The diurnal rhythm of insulin receptor substrate-1 (IRS-1) and Kir4.1 in diabetes: Implications for a clock gene bmal1

Qianyi Luo, Yucheng Xiao, Alpha Alex, Theodore R. Cummins, Ashay D. Bhatwadekar

Research output: Contribution to journalArticle

1 Scopus citations


PURPOSE. Diabetes leads to the downregulation of the retinal Kir4.1 channels and Müller cell dysfunction. The insulin receptor substrate-1 (IRS-1) is a critical regulator of insulin signaling in Müller cells. Circadian rhythms play an integral role in normal physiology; however, diabetes leads to a circadian dysrhythmia. We hypothesize that diabetes will result in a circadian dysrhythmia of IRS-1 and Kir4.1 and disturbed clock gene function will have a critical role in regulating Kir4.1 channels. METHODS. We assessed a diurnal rhythm of retinal IRS-1 and Kir4.1 in db/db mice. The Kir4.1 function was evaluated using a whole-cell recording of Müller cells. The rat Müller cells (rMC- 1) were used to undertake in vitro studies using a siRNA. RESULTS. The IRS-1 exhibited a diurnal rhythm in control mice; however, with diabetes, this natural rhythm was lost. The Kir4.1 levels peaked and troughed at times similar to the IRS-1 rhythm. The IRS-1 silencing in the rMC-1 led to a decrease in Kir4.1 and BMAL1. The insulin treatment of retinal explants upregulated Kir4.1 possibly via upregulation of BMAL1 and phosphorylation of IRS-1 and Akt-1. CONCLUSIONS. Our studies highlight that IRS-1, by regulating BMAL1, is an important regulator of Kir4.1 in Müller cells and the dysfunctional signaling mediated by IRS-1 may be detrimental to Kir4.1.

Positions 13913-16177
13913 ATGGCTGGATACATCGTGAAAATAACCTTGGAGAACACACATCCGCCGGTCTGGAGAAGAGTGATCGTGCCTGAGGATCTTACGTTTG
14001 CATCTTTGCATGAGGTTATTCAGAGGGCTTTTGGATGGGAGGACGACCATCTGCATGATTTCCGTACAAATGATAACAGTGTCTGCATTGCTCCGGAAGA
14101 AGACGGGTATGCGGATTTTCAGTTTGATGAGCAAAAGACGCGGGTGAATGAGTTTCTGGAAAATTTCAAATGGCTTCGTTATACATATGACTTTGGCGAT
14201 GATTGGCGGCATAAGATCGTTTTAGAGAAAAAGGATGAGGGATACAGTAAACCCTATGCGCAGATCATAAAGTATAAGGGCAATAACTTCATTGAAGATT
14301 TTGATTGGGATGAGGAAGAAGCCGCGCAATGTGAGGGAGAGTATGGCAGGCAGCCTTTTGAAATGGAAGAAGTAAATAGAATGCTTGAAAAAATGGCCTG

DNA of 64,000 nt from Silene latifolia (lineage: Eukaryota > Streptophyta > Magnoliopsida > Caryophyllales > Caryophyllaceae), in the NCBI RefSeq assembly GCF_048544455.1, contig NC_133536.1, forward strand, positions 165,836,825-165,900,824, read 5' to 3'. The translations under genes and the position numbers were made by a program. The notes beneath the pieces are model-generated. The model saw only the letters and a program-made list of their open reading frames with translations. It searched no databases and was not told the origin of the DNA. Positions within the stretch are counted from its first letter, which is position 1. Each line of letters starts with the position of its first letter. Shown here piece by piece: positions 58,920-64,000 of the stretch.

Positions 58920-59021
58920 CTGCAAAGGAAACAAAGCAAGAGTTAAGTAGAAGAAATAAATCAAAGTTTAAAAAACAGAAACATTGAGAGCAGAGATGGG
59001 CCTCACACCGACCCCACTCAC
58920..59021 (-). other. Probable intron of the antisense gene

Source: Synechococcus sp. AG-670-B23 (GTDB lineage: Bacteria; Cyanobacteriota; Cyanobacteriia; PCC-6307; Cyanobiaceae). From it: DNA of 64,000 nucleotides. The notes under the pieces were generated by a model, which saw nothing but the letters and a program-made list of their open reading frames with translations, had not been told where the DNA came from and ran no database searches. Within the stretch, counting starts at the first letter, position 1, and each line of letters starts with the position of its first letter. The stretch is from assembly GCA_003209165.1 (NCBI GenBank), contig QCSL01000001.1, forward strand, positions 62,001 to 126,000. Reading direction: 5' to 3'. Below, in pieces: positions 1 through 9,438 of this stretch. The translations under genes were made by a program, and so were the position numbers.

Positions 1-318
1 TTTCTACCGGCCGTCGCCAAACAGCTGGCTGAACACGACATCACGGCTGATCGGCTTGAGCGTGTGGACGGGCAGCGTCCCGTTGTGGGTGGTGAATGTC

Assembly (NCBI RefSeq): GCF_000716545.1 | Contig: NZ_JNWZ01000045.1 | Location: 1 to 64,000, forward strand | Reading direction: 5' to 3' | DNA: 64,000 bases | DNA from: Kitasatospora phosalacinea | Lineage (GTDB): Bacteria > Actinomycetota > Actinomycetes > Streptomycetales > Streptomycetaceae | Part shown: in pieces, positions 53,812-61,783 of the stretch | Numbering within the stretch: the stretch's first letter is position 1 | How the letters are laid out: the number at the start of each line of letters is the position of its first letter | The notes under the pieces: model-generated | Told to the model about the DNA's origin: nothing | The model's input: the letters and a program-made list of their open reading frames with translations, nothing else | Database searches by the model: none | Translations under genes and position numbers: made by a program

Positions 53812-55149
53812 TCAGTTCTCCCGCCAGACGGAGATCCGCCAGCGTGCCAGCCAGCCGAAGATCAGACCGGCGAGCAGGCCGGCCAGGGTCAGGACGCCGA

Original languageEnglish (US)
Pages (from-to)1928-1936
Number of pages9
JournalInvestigative Ophthalmology and Visual Science
Issue number6
StatePublished - May 2019


  • Circadian rhythm
  • Diabetic retinopathy
  • Insulin receptor substrate 1
  • Kir4.1 channels
  • Müller cell

ASJC Scopus subject areas

  • Ophthalmology
  • Sensory Systems
  • Cellular and Molecular Neuroscience

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